Do you think that the Internet is changing identity? And, is ClaimID a useful way of managing your identity?
The Nokia 770 device needs work, but it’s indispensable to my daily routine! Nokia developed the Internet tablet as a new category for mobile use of the Internet. Viewing web pages, reading e-mail and news (RSS) through Wi-Fi. It competes against the Origami, UMPC concept, but is cheaper and available. Yesterday, they pre-announced that the next release will include Google Talk providing instant messaging and VOIP.
Plenty of reviews cover the device, so I’ll focus on how I’m using it. As with any new platform it has warts but overall I find the device useful and usable. It’s designed for mobile usage of the Internet, whether from the sofa or at a wifi hotspot. Think of it as a portable TV for the Internet.
I don’t use most of the applications. The e-mail client is poor, it’s unusable for monitoring lists. And I’m not really into media. So I don’t use the Internet radio, because I haven’t bothered to find any stations: there should be a default list like Apple’s iTunes radio section.
But, I use the device every morning to catch-up with RSS. You can read news feeds off-line so I can take advantage of it on my commute or sitting in the local coffee shop. If I see anything interesting I can e-mail it to myself for further investigation. This completely transforms dead travel time enabling me to do something useful. Automatic podcasts downloads might be a nice addition but I’m not sure I’d use it.
I also use it to access Webmail, particularly if I’m on holiday so that I don’t need my laptop. The notepad application is limited but usable for quickly jotting stuff down: I’ve often carried around a notepad for this so perhaps I’m just addicted to notes. Hopefully, a new full screen keyboard will make this easier.
The biggest challenge to Nokia’s ubiquitous Internet vision is the unreasonable prices of Wi-Fi and mobile phone data packages. Most wifi providers charge about 12 GBP per month and you often can’t roam networks. I would probably have to sign-up for more than one package if I wanted to use wifi at Cafe Nero and Starbucks! As for mobile data-plans, these are even more expensive and have limited data transfer. Perhaps IM and VOIP will improve the value proposition, but at the moment it isn’t compelling.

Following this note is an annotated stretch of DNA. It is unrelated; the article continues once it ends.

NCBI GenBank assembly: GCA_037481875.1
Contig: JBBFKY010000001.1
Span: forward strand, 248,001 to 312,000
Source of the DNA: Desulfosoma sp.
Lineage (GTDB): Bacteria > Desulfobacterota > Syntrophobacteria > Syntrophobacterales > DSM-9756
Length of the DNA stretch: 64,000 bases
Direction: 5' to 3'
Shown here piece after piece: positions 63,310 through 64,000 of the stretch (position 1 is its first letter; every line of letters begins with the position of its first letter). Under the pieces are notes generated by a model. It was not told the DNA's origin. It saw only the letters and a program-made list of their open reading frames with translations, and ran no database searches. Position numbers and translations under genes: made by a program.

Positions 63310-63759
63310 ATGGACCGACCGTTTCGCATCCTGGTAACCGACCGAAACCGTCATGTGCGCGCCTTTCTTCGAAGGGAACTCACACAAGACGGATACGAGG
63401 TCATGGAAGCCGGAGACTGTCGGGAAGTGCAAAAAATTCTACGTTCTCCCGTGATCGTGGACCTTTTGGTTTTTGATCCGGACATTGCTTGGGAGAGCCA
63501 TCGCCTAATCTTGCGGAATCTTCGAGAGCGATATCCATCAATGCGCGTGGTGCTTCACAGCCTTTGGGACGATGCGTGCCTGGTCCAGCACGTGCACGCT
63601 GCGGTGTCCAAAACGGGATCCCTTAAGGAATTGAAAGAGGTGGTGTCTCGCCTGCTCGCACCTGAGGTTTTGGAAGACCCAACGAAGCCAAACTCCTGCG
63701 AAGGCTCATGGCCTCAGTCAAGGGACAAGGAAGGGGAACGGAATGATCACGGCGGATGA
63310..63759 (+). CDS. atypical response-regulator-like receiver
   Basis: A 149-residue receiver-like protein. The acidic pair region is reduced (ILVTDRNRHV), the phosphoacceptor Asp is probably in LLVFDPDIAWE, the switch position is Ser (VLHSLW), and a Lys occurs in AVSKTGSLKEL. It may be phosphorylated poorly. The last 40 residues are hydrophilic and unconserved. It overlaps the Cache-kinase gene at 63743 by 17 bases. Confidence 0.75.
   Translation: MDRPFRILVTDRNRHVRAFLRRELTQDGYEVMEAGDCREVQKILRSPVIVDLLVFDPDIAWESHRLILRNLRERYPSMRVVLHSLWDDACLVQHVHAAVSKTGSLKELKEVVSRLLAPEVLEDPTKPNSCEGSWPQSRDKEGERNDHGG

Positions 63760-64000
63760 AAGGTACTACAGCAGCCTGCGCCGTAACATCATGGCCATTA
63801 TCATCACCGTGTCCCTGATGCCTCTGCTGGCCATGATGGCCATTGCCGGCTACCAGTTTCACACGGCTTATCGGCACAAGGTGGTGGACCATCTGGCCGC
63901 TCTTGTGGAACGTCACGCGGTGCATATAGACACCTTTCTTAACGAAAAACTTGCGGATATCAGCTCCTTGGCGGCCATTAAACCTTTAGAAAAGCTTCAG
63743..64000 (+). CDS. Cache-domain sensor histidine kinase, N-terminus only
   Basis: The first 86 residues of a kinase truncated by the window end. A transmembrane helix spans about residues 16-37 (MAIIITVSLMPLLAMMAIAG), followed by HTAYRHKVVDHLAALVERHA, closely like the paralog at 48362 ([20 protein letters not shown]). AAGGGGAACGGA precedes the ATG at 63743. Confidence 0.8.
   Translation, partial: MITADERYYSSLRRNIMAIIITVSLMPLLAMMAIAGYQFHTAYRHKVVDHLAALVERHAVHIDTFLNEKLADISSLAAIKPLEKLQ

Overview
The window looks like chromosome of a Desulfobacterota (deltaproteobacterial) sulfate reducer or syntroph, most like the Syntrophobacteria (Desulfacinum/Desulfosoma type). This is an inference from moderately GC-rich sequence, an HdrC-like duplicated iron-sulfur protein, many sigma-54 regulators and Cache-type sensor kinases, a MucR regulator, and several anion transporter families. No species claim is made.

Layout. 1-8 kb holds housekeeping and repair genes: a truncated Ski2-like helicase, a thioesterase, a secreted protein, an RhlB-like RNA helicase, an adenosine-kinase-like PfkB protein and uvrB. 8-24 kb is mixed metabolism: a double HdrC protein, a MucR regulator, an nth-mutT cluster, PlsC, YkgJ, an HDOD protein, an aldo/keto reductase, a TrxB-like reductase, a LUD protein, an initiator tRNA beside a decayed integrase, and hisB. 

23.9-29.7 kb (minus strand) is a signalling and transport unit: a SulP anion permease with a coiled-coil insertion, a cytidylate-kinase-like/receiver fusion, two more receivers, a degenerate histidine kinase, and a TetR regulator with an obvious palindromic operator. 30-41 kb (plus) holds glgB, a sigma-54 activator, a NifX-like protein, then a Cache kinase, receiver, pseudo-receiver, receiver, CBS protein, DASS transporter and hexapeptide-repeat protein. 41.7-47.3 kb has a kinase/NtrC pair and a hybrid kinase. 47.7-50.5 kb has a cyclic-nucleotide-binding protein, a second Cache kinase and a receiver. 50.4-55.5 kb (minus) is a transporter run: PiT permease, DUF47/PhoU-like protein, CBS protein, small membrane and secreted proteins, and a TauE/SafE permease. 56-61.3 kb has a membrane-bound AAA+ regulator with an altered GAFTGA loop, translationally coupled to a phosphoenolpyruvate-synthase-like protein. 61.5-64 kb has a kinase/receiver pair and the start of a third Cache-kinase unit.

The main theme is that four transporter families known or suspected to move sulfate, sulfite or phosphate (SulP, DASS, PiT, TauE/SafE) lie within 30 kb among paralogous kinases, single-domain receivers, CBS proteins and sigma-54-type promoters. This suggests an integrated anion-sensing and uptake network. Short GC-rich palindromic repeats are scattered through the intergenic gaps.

What do you think, will the Internet tablet concept catch-on? How do you use your Nokia 770? And do you think VOIP/IM will increase Wi-Fi take-up?
Attended an interesting talk by Karen Blakeman on Getting more from the Web at the Institute of Directors last night. The audience were business leaders, not technology people so Karen's talk focused on tools and strategies for accomplishing better searching. She did a great job in the time available.
With more time I'd have loved to hear how she undertakes some common business searches. I'm sure every business has looked for information on their competitors, customers and market dynamics. New tools like RSS and blogs also have great potential for actively monitoring market perceptions.
I was surprised how few of the audience had used the advanced search capabilities of Google, probably less than 25%. Admittedly, I'm a Google addict, colleagues get sick of hearing me say "Google is your friend!" to every question. But without some basic knowledge like using phrases and boolean logic you can't get the best results.
Better user interfaces would help searchers to undertake the right search and visualisation tools help to interpret results. My research for web search visualisation tools didn't turn up anything brilliant – ironic I know!
Grokker is the best visualization/visualisation tool I found, it shows you an outline view by subject and a dynamic map view. It's in Flash and searches Google and Wikipedia. It works fine on Mac, I haven't tested if it is compatible with the Linux version of Flash. The Brain does simple but easy to navigate visualisation. It's in Flash and doesn't work properly on Mac or Linux. Kartoo is again written in Flash, and the look and feel seems like it's designed for children but it's an interesting tool. Quitura may be the best tool, if you are a Windows user and are allowed to install software on your computer.
The only cross-platform, non proprietary interface, visualisation for search engines I could find was Clusty. It gives you categories which are somewhat useful. I think the one I may use is, Dogpile, although it isn't aiming at visualisation you can do some comparison between different search engines.
Do you have any secret search tips? And, do you know of any good search visualisation tools or use any of the ones I've mentioned?